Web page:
Clos de Tres Cantos: a Responsible Vineyard in Baja California


A Sustainable Vision of Mexican Wine

As we approach Clos de Tres Cantos, we see small pyramids in the distance.

I’m curious and point at them. “Look, those structures are fascinating. I wonder what they are.”

When we get there, the pyramids look more like stone huts. In the center, there are some big stone chairs around a fire. It’s a unique welcome, both cozy and a bit daunting.

There’s a story behind all this, and we’re about to discover it.

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Clos de Tres Cantos. Photo Karla Acosta

We then reach a beautiful glass-walled tasting room. Maria Benítez welcomes us with a warm smile and bright eyes.

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María Benítez. Photo Karla Acosta

Maria and I sit at the end of the long wooden table. Then Joaquin Moya, her husband, joins us. They started this wine adventure as a retirement project.

As the first glass is poured, I admire the mountains and valley. What a wonderful place to enjoy a fine wine!

Another couple comes and sits with us. They seem to know each other. When Joaquin continues his explanations, we listen like eager children around a storyteller.

He used to be a philosophy and ethics teacher, and he has many insightful things to say about happiness, instinct and freedom. He even talks about the importance of contemplation – mystical, not religious.

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Maria and Joaquin, from Clos de Tres Cantos. Photo Karla Acosta

Clos de Tres Cantos was designed for meditation, conversation and knowledge sharing. Coming here is like entering a monastery.

Indeed, the name “Clos” reminds us of a cloister. I should have guessed that.

They met Hugo d’Acosta, a famous oenologist, at a harvest festival in the region. He invited them to join Escuelita, his school where he teaches wine-making.

Maria says, “We loved the region and the people, and we also love wine. I was tired of corporate life, so we thought, why not?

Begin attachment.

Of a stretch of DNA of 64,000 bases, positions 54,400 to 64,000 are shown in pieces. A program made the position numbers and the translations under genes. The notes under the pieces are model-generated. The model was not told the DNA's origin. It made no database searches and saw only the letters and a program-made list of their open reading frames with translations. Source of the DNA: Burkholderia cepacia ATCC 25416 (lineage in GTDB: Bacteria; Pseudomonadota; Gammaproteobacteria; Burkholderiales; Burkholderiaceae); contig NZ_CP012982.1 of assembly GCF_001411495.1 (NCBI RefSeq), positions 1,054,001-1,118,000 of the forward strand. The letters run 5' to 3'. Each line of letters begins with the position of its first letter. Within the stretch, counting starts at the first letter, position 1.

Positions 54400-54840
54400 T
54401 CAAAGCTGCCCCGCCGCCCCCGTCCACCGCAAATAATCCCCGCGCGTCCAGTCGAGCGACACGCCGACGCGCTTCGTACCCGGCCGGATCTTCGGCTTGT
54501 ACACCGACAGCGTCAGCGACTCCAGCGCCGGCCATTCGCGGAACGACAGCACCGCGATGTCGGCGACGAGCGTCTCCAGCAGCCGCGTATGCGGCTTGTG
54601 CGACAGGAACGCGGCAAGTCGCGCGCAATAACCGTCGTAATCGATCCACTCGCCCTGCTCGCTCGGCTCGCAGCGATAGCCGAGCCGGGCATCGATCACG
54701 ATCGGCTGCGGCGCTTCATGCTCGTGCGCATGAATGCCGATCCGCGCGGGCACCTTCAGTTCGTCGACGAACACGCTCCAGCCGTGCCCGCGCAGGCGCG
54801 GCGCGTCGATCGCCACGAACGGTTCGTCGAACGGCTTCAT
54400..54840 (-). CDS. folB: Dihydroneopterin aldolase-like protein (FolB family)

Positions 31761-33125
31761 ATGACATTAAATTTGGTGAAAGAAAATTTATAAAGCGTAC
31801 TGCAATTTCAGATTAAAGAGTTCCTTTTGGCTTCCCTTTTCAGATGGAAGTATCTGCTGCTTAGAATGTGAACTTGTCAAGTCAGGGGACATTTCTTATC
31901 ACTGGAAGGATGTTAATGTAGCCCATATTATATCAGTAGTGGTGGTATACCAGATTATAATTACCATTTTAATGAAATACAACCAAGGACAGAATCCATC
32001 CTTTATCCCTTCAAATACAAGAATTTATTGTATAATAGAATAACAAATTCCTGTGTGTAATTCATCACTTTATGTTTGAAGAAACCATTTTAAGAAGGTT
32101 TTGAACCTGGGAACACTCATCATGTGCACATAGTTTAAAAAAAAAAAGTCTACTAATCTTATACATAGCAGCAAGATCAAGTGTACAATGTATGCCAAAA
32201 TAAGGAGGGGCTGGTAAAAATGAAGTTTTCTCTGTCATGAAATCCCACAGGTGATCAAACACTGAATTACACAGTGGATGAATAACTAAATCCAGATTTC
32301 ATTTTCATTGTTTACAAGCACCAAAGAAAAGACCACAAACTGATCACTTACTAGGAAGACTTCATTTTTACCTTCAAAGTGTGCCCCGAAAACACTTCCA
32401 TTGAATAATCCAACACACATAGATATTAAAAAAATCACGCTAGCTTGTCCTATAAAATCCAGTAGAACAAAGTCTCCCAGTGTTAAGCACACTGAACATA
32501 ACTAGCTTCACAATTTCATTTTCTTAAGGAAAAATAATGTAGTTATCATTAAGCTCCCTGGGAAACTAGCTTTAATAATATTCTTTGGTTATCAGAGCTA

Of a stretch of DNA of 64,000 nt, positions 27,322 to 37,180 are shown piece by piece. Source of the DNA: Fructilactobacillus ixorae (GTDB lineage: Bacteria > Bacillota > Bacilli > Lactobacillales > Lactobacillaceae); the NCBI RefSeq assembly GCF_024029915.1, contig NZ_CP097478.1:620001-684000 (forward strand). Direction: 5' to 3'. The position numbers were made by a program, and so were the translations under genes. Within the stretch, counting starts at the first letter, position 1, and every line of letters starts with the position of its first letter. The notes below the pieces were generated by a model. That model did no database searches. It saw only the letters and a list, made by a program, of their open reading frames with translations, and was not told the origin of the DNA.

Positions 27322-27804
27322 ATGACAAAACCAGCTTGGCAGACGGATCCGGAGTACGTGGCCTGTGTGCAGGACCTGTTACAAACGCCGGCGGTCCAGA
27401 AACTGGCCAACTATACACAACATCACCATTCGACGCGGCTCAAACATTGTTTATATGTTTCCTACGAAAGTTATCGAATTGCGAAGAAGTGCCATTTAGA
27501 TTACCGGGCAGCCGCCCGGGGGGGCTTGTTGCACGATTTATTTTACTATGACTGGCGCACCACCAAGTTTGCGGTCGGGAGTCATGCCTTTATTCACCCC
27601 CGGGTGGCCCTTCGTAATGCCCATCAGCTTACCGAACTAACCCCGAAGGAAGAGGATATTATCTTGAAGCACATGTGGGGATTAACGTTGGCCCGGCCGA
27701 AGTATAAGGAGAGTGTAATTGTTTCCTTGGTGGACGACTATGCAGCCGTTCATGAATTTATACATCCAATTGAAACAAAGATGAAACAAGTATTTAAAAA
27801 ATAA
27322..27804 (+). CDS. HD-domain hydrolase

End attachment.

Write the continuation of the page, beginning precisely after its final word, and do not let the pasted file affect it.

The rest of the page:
She adds. “When we lived in Mexico City, we already hosted gatherings at home mixing literature, cooking, even with guests who gave presentations on different topics. So naturally when the idea of wine came up, this idea of sharing continued.”

A Responsible Vineyard

“We have a clear vision of being responsible.

Not only is our vineyard organic, but our project was created with sustainability in mind.

Everything was built with local, second-hand or recycled materials, to reduce the carbon footprint. The cellar was carved out of the rock, and the roofs were shaped like Mayan pyramids and mountains, to blend in with the landscape.

And they add: we also use solar energy. Today, Clos de Tres Cantos is probably the most responsible vineyard in the valley!

But being responsible means not only caring for the environment, but also for the culture and society, to contribute to the common good.

Sharing knowledge is very important to us. Joaquin’s family founded the first bookstore in Guadalajara and launched its first book fair. So we have the project of making a library accessible to everyone.”

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The vats at Clos de Tres Cantos. Photo Karla Acosta
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Photo Karla Acosta

Clos de Tres Cantos Wines

Here, we use grape varieties that are best suited to the Baja California terroir and that will adapt to climate change: Carignan, Grenache, Mourvèdre, Petite Sirah (Durif), Tempranillo.